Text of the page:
The broad, long-term objectives of this research are to elucidate the fundamental principles and mechanisms of hydrogen transfer in both protein and RNA enzyme catalysis. These objectives will be accomplished with a broad range of theoretical and computational methods, including quantum mechanical/molecular mechanical calculations, classical molecular dynamics simulations, and hybrid quantum/classical molecular dynamics simulations that provide atomic-level information about structural rearrangements and conformational motions during the catalyzed chemical reaction. These calculations will probe the roles of hydrogen bonding, electrostatics, active site reorganization, and conformational sampling in both protein and RNA enzyme catalysis. These theoretical studies will be performed in close collaboration with experimental groups, assisting in the interpretation of experimental data and providing experimentally testable predictions. The first two specific aims center on the enzyme ketosteroid isomerase (KSI), which catalyzes the isomerization of steroids. The first specific aim is to probe the role of hydrogen bonding in KSI, focusing on inductive effects along the hydrogen-bonding network, coupling among the hydrogen bonds, and the role of water molecules in the active site. The second specific aim is to examine the significance of enzyme motion in KSI, focusing on active site reorganization, conformational sampling, and the impact of distal mutations. These two specific aims will provide predictions related to several different types of experimental data, including NMR chemical shifts and electronic absorption spectra of inhibitors, time-dependent Stokes shifts of bound photoacids, and kinetics of mutants. This strong connection between theory and experiment provides an opportunity to dissect fundamental issues pertaining to hydrogen transfer reactions in enzymes. The last two specific aims center on the hepatitis delta virus (HDV) RNA enzyme (ribozyme), which catalyzes the cleavage of an internal phosphodiester bond. These two specific aims are motivated by the recent solution of a catalytically competent pre-cleaved crystal structure of this ribozyme. The third specific aim is to elucidate the proton transfer mechanism in the HDV ribozyme, focusing on the catalytic roles of a cytosine nucleotide and a magnesium ion in the active site. The fourth specific aim is to understand the role of motion in the HDV ribozyme, focusing on the correlated motions and the conformational changes occurring during the catalyzed chemical reaction. The biomedical relevance of this ribozyme is that HDV increases the severity of liver diseases caused by hepatitis B virus, and replication of HDV depends on self-cleavage of the HDV ribozyme. All of these studies are relevant to public health because the elucidation of the underlying fundamental principles of enzyme catalysis will facilitate the design of more efficient enzymes and inhibitors, thereby potentially assisting in the development of more effective drugs for a wide range of diseases. Furthermore, insights into RNA catalysis may assist in the development of ribozymes for use as therapeutic agents to cleave pathogenic RNAs.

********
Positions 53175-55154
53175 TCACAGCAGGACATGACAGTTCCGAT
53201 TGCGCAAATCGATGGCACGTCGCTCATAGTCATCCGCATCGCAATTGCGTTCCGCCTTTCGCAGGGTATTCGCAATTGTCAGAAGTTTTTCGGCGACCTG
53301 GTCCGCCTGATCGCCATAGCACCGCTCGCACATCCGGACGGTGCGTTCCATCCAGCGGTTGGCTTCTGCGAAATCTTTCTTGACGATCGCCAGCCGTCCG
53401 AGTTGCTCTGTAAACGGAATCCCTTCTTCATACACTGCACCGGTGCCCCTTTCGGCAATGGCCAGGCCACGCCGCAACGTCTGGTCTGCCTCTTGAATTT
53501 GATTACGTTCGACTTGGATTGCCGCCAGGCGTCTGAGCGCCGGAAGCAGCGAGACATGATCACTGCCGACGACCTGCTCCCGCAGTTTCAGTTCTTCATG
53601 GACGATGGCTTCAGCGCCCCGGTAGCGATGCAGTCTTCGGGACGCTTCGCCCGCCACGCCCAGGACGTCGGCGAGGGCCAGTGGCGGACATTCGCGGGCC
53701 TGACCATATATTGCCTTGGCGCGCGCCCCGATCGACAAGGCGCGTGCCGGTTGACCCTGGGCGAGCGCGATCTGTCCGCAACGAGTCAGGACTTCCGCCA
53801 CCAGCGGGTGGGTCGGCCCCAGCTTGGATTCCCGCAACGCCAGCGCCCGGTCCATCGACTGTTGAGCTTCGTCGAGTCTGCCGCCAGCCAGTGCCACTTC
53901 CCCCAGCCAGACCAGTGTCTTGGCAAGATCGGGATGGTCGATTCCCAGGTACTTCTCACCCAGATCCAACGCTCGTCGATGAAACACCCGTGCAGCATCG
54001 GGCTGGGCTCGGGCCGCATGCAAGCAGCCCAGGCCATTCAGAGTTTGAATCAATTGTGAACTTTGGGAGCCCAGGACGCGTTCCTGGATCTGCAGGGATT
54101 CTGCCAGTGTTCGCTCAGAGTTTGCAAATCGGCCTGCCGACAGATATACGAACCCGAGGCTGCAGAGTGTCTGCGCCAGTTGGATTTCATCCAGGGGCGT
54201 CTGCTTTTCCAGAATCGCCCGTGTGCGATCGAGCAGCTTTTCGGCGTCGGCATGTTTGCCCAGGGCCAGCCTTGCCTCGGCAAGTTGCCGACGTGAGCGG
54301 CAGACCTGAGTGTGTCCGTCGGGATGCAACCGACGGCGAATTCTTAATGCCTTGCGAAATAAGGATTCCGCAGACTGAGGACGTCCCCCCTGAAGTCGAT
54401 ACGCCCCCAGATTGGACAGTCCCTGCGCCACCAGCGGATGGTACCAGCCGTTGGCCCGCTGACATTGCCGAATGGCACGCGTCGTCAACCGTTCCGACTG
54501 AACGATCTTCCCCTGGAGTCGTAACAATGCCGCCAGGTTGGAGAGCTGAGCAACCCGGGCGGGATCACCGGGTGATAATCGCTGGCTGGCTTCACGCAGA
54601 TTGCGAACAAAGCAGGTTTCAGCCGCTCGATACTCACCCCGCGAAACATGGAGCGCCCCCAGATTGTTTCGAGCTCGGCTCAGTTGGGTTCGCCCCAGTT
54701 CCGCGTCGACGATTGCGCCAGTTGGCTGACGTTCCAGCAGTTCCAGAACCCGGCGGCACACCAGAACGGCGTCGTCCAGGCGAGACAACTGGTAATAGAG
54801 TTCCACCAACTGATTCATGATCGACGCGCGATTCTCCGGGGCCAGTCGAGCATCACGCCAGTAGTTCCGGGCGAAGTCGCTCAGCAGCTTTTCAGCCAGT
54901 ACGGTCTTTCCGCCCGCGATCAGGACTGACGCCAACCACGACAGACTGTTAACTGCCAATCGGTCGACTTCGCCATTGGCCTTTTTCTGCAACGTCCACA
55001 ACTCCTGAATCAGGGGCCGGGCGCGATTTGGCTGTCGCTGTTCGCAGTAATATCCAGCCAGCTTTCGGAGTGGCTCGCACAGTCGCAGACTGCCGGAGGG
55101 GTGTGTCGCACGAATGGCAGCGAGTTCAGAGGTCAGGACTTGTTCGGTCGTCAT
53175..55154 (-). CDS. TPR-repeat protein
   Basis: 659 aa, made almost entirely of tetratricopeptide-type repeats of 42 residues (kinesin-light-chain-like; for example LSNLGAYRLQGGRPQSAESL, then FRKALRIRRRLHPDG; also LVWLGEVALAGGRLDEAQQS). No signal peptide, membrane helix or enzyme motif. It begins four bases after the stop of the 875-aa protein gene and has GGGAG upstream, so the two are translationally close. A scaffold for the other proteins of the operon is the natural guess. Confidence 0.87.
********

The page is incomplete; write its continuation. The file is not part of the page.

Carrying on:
These studies are relevant to public health because the elucidation of the underlying fundamental principles of enzyme catalysis will facilitate the design of more efficient enzymes and inhibitors, thereby potentially assisting in the development of more effective drugs for a broad range of diseases. Furthermore, insights into RNA catalysis may assist in the development of RNA enzymes for use as therapeutic agents to cleave pathogenic RNAs.
|Li, Pengfei; Soudackov, Alexander V; Hammes-Schiffer, Sharon (2018) Fundamental Insights into Proton-Coupled Electron Transfer in Soybean Lipoxygenase from Quantum Mechanical/Molecular Mechanical Free Energy Simulations. J Am Chem Soc 140:3068-3076|
|Hammes-Schiffer, Sharon (2017) Catalysts by Design: The Power of Theory. Acc Chem Res 50:561-566|
|Bingaman, Jamie L; Zhang, Sixue; Stevens, David R et al. (2017) The GlcN6P cofactor plays multiple catalytic roles in the glmS ribozyme. Nat Chem Biol 13:439-445|
|Horitani, Masaki; Offenbacher, Adam R; Carr, Cody A Marcus et al. (2017) 13C ENDOR Spectroscopy of Lipoxygenase-Substrate Complexes Reveals the Structural Basis for C-H Activation by Tunneling. J Am Chem Soc 139:1984-1997|
|Hu, Shenshen; Soudackov, Alexander V; Hammes-Schiffer, Sharon et al. (2017) Enhanced Rigidification within a Double Mutant of Soybean Lipoxygenase Provides Experimental Support for Vibronically Nonadiabatic Proton-Coupled Electron Transfer Models. ACS Catal 7:3569-3574|
|Ucisik, Melek N; Hammes-Schiffer, Sharon (2017) Effects of Active Site Mutations on Specificity of Nucleobase Binding in Human DNA Polymerase ?. J Phys Chem B 121:3667-3675|
|Zhang, Sixue; Stevens, David R; Goyal, Puja et al. (2016) Assessing the Potential Effects of Active Site Mg2+ Ions in the glmS Ribozyme-Cofactor Complex. J Phys Chem Lett 7:3984-3988|
|Ucisik, Melek N; Bevilacqua, Philip C; Hammes-Schiffer, Sharon (2016) Molecular Dynamics Study of Twister Ribozyme: Role of Mg(2+) Ions and the Hydrogen-Bonding Network in the Active Site. Biochemistry 55:3834-46|
|Soudackov, Alexander V; Hammes-Schiffer, Sharon (2016) Proton-coupled electron transfer reactions: analytical rate constants and case study of kinetic isotope effects in lipoxygenase. Faraday Discuss 195:171-189|
|Yu, Tao; Soudackov, Alexander V; Hammes-Schiffer, Sharon (2016) Computational Insights into Five- versus Six-Coordinate Iron Center in Ferrous Soybean Lipoxygenase. J Phys Chem Lett 7:3429-33|
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